About this recipe:Sweet and sour sauce doesn't have to be thick, gloopy and bright orange. This modern, light version allows the succulence of the meat and the fresh flavours and different textures of a colourful variety of vegetables and noodles to shine through. Some plainly cooked rice is all that is needed to complete the meal.
340 g (12 oz) pork fillet, trimmed of fat and cut into 5 x 1 cm (2 x ½ in) strips
250 g centre-cut pork fillet, boneless
1 tbsp light soy sauce
2 tsp cornflour
4 stalks spring onion
2 sheets medium Chinese egg noodles, about 125 g (4 ½ oz) in total
1 button ginger
2 tbsp sunflower oil
3 cloves garlic
8 baby corn, about 75 g (2 ½ oz) in total, quartered lengthways
4 tablespoons dry starch
170 g (6 oz) carrots, cut into fine shreds about 5 cm (2 in) long
2 1/2 tablespoons sugar
1 large garlic clove, finely chopped
2 tablespoons vinegar
1 tbsp finely diced fresh root ginger
2/3 teaspoon soy sauce
300 g (10 ½ oz) bean sprouts
1 teaspoon rice wine
4 spring onions, sliced diagonally
2/3 teaspoon salt
1 tsp toasted sesame oil
MSG to taste
300 ml vegetable oil
Sweet and sour sauce
100 ml chicken stock
1 tbsp cornflour
1 tbsp demerara sugar
1 tbsp rice wine vinegar
2 tbsp rice wine or dry sherry
2 tbsp tomato ketchup
3 tbsp light soy sauce
1 can pineapple slices in natural juice, about 425 g, drained and chopped, with juice reserved
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Method Prep:35min › Cook:15min › Ready in:50min
Place the pork strips in a bowl, sprinkle over the soy sauce and pepper to taste and stir to coat the meat. Sprinkle over the cornflour and stir again. Cover and set aside.
To make the sauce, mix together the cornflour, sugar, vinegar, rice wine or sherry, ketchup, soy sauce and reserved pineapple juice in a small bowl. Set aside.
Cook the noodles in a saucepan of boiling water for 3 minutes, or cook or soak them according to the packet instructions. Drain well and set aside.
Heat a wok or heavy-based frying pan until really hot, then add 1 tbsp of the oil and swirl to coat the wok. Add the pork and leave for 1 minute to brown, then stir-fry over a high heat for 3–4 minutes. Remove the pork with a draining spoon and set aside.
Heat the remaining oil in the wok, then add the corn and stir-fry for 1 minute. Add the carrots, garlic and ginger and stir-fry for another minute. Sprinkle over 5 tbsp water and let the vegetables steam for 2–3 minutes.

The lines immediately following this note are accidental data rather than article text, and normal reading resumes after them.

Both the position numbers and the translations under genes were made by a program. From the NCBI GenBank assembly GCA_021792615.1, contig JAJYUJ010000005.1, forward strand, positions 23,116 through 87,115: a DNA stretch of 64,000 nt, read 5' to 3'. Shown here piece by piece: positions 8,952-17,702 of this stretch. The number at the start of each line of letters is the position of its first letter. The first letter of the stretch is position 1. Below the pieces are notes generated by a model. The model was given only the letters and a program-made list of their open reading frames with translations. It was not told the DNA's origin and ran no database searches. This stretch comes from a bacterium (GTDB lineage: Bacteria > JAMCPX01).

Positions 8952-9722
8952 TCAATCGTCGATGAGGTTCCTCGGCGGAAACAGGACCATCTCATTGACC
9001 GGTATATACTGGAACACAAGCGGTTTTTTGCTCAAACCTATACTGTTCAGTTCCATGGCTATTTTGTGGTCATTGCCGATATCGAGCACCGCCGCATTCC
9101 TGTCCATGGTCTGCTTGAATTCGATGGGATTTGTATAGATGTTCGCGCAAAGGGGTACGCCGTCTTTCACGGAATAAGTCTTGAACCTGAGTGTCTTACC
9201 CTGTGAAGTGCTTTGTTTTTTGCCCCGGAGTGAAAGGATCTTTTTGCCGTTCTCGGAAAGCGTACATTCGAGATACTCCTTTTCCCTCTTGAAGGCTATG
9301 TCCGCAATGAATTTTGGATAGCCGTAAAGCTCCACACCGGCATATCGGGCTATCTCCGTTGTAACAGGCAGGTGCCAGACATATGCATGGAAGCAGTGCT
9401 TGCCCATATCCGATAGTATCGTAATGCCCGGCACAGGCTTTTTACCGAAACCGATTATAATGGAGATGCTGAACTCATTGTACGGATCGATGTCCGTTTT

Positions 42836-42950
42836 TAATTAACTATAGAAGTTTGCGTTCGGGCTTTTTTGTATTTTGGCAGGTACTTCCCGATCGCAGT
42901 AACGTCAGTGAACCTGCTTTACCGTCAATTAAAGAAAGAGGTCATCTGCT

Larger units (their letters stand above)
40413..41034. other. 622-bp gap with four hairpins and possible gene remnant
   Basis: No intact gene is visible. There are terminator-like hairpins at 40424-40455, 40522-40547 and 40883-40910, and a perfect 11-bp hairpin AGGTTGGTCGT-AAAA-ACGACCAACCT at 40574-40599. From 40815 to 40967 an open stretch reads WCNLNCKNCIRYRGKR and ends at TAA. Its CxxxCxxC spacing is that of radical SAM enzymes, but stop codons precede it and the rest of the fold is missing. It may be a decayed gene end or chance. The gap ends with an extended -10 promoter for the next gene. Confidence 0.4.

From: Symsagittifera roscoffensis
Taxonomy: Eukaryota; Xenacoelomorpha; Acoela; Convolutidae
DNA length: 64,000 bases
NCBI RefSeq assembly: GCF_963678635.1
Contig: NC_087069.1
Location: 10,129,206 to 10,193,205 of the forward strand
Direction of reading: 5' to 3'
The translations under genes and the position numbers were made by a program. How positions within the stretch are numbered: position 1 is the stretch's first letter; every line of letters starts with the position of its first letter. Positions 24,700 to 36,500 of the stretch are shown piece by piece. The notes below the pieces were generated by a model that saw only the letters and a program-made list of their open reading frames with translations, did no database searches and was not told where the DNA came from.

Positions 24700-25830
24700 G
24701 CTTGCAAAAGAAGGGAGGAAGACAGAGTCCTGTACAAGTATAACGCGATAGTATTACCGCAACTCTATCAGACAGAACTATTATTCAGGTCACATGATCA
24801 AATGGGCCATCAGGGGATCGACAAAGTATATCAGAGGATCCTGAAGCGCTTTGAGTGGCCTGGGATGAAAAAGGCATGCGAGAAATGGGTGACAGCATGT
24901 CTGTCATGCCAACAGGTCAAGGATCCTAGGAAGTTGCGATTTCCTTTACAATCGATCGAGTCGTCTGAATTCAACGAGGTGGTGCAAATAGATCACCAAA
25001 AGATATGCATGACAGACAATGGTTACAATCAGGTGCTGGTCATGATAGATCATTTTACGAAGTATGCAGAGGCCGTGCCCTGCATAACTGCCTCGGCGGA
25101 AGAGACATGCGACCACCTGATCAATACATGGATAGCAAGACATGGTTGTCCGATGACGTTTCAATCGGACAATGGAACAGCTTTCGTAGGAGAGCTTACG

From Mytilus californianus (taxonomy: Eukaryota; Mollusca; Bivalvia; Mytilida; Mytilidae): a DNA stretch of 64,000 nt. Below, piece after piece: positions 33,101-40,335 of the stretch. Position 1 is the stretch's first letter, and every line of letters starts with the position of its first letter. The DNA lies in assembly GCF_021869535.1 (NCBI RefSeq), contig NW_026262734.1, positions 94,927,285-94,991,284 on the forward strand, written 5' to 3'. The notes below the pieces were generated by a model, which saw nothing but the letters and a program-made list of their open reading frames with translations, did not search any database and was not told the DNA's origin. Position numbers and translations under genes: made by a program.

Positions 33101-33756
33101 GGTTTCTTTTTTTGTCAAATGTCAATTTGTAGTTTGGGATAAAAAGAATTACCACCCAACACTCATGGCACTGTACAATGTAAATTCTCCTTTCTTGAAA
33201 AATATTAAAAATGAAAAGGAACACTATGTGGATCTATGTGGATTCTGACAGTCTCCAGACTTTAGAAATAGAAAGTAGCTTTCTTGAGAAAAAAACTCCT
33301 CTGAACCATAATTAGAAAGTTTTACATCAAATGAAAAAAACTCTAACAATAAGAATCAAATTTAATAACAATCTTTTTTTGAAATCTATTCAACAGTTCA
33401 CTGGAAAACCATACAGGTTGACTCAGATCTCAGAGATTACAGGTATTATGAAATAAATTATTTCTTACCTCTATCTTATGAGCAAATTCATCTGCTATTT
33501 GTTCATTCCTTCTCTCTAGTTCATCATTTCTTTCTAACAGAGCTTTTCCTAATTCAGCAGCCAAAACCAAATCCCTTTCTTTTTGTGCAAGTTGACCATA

Pour in the sauce mixture, stir well and bring to the boil. Put the meat back in the wok and add the noodles, pineapple and bean sprouts. Heat through, stirring and tossing. Add the spring onions and sesame oil and serve.
Pound the pork fillet with blunt side of a knife or meat hammer. Cut into about 4-cm long, 1-cm wide strips and place in a bowl. Add the rice wine, 1/3 teaspoon salt, and a little bit of MSG. Mix and marinate for a while.
Put the eggs and 3 tablespoons starch in a bowl and beat well to form a thin batter. Finely chop the spring onion. Mince the ginger and garlic into rice-sized pieces.
Combine the chicken stock, sugar, vinegar, soy sauce, remaining salt and 1 tablespoon starch in a small bowl and blend to form a sauce mixture.
Heat a wok, pour in the oil, and heat to 140 degrees C. Put the pork strips in the batter and stir to coat. Add the strips one by one into the wok and deep-fry until light golden. Remove with a slotted spoon and drain.
Re-heat the oil to 170 degrees C, bring all the pork strips back to the wok, and deep-fry until golden brown. Turn off the heat and remove with a slotted spoon promptly. Drain and place in a serving dish. Reserve 2 tablespoons oil.
Pour the 2 tablespoons of oil in the wok and heat to 120 degrees C. Add the ginger and garlic and saute until fragrant. Add the spring onion and sauce mixture, and stir constantly until it begins to thicken. Pour the sauce over the pork strips and serve.
Some more ideas
For a hotter sauce, add 1 small fresh red chilli, seeded and finely chopped. * Use boneless pork shoulder instead of fillet.
Over the past 20 years, farmers have been breeding leaner pigs, and pork now contains considerably less fat than it did in the past. The average fat content is much the same as skinless chicken breast. * Bean sprouts are rich in vitamin C and several of the B vitamins; they also provide some potassium. Adding them at the last minute preserves as much of their vitamin C content as possible.
Each serving provides
Excellent source of folate, niacin, vitamin A, vitamin B1, vitamin B6, vitamin B12, vitamin C, vitamin E. Good source of iron, vitamin B2, zinc. Useful source of selenium.
Oh dear, your steps aren't in the right order at all. Consider moving step 7 to the beginning.
Also, how about separating out your ingredients list so that it's obvious which cornflour is for which part of the recipe etc? I found this difficult to follow I'm afraid. - 19 Jun 2013